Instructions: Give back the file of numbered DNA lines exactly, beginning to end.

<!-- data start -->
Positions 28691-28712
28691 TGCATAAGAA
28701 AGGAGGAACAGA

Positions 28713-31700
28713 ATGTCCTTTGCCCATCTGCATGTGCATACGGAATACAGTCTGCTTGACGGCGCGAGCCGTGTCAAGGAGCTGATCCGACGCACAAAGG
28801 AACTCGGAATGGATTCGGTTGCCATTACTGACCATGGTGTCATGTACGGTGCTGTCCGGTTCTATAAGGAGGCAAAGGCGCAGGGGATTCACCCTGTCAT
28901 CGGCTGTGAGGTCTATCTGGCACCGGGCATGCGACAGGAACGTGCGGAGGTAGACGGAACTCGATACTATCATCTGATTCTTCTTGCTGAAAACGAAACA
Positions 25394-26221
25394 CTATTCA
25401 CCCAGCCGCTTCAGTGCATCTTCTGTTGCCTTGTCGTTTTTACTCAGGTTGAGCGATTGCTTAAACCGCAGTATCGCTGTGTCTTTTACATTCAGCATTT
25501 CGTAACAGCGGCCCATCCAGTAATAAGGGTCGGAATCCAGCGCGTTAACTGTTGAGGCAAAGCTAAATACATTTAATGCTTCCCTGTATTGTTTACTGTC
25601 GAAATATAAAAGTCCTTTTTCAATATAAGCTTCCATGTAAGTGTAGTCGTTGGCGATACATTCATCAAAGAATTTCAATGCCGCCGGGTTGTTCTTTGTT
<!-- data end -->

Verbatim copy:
Positions 28691-28712
28691 TGCATAAGAA
28701 AGGAGGAACAGA

Positions 28713-31700
28713 ATGTCCTTTGCCCATCTGCATGTGCATACGGAATACAGTCTGCTTGACGGCGCGAGCCGTGTCAAGGAGCTGATCCGACGCACAAAGG
28801 AACTCGGAATGGATTCGGTTGCCATTACTGACCATGGTGTCATGTACGGTGCTGTCCGGTTCTATAAGGAGGCAAAGGCGCAGGGGATTCACCCTGTCAT
28901 CGGCTGTGAGGTCTATCTGGCACCGGGCATGCGACAGGAACGTGCGGAGGTAGACGGAACTCGATACTATCATCTGATTCTTCTTGCTGAAAACGAAACA
Positions 25394-26221
25394 CTATTCA
25401 CCCAGCCGCTTCAGTGCATCTTCTGTTGCCTTGTCGTTTTTACTCAGGTTGAGCGATTGCTTAAACCGCAGTATCGCTGTGTCTTTTACATTCAGCATTT
25501 CGTAACAGCGGCCCATCCAGTAATAAGGGTCGGAATCCAGCGCGTTAACTGTTGAGGCAAAGCTAAATACATTTAATGCTTCCCTGTATTGTTTACTGTC
25601 GAAATATAAAAGTCCTTTTTCAATATAAGCTTCCATGTAAGTGTAGTCGTTGGCGATACATTCATCAAAGAATTTCAATGCCGCCGGGTTGTTCTTTGTT